United Launch Alliance (ULA) is preparing for the Flight Readiness Firing (FRF) of the Vulcan rocket as a validation of the fully integrated vehicle at Cape Canaveral Space Force Station, Florida.
FRF demonstrates the day of launch timelines and procedures, propellant loading operations and the entire countdown through ignition of the twin booster engines at Space Launch Complex (SLC)-41.
The firing will generate a roar of nearly a million pounds of thrust, but Vulcan will remain held to the launch pad by restraining mechanisms. The software program running in the rocket's flight computer will command engine shutdown to complete FRF.
The two BE-4 engines underwent extensive acceptance testing at Blue Origin before delivery to the ULA factory for installation into the Vulcan rocket. FRF will verify engine operations while coupled together with Vulcan to demonstrate engine start, throttle up, steady-state firing and shutdown. The entire sequence lasts approximately 6 seconds.
"The engines will execute a nominal terminal count, then ignite and throttle, holding thrust before the engines begin throttle down to simulate in-flight throttling prior to booster engine cut off (BECO), then execute a flight-like shutdown," said RJ Sansom, ULA's Vulcan chief engineer.
This milestone gives the opportunity to observe critical elements of Vulcan as a complete rocket in the launch environment. It provides a rigorous performance check of the vehicle, pad systems and the launch control team. The objectives include assessing the integrity and function of the main propulsion system, propellant feed systems and engines.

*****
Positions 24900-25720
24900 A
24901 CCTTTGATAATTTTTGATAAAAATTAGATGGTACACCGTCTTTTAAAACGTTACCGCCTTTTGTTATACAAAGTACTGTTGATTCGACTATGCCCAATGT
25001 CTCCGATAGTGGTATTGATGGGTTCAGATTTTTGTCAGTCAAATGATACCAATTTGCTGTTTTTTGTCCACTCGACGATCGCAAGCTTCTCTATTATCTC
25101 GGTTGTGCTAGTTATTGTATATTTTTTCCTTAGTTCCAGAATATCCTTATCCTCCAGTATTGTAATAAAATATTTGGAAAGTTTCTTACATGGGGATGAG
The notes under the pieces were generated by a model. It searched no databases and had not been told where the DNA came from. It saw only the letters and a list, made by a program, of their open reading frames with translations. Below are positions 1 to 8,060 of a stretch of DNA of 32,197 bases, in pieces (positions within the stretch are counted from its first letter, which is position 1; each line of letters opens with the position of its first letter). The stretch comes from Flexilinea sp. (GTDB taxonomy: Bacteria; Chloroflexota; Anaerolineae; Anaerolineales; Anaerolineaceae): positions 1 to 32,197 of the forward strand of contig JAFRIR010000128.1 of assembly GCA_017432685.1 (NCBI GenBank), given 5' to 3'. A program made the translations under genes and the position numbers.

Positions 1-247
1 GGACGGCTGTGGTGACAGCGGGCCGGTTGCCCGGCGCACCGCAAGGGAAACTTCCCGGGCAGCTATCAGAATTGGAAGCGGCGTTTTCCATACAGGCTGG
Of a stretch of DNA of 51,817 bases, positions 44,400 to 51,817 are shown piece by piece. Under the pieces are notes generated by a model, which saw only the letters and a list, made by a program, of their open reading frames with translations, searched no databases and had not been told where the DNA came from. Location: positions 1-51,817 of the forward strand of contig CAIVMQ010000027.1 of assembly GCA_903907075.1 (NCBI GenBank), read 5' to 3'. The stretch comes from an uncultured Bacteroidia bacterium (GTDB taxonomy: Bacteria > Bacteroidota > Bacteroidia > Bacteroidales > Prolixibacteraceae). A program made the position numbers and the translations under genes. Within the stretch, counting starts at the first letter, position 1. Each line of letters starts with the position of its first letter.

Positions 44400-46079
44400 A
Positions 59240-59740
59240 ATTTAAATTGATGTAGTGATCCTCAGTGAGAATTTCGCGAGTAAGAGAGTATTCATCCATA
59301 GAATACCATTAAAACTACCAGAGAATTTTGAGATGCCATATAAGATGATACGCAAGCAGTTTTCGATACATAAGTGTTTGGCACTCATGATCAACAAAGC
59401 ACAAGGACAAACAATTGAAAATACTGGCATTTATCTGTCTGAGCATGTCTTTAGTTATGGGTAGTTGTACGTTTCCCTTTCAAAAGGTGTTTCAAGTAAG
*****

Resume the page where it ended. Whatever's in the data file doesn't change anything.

"FRF is really about confirming the operational readiness of the integrated system: launch vehicle, ground systems, facilities and the associated software. In addition, we will demonstrate the ability to successfully execute the engine start sequence and validate our hot-fire abort response procedures," said Dillon Rice, ULA's Vulcan launch conductor.
Extra instrumentation is placed at strategic locations in addition to the normal vehicle sensors as an enhancement of the data collection during FRF.
Engineers will study temperatures, pressures and other parameters while controllers monitor vital signs from Vulcan and send commands to the rocket and pad systems from the launch control center at the Advanced Spaceflight Operations Center (ASOC). The countdown matches normal launch day timelines and activities except the Certification-1 (Cert-1) mission payloads are not aboard nor involved.
FRF is one of the most dynamic ground tests performed at the launch site. The team will complete post-abort safing procedures and begin detanking operations following the test.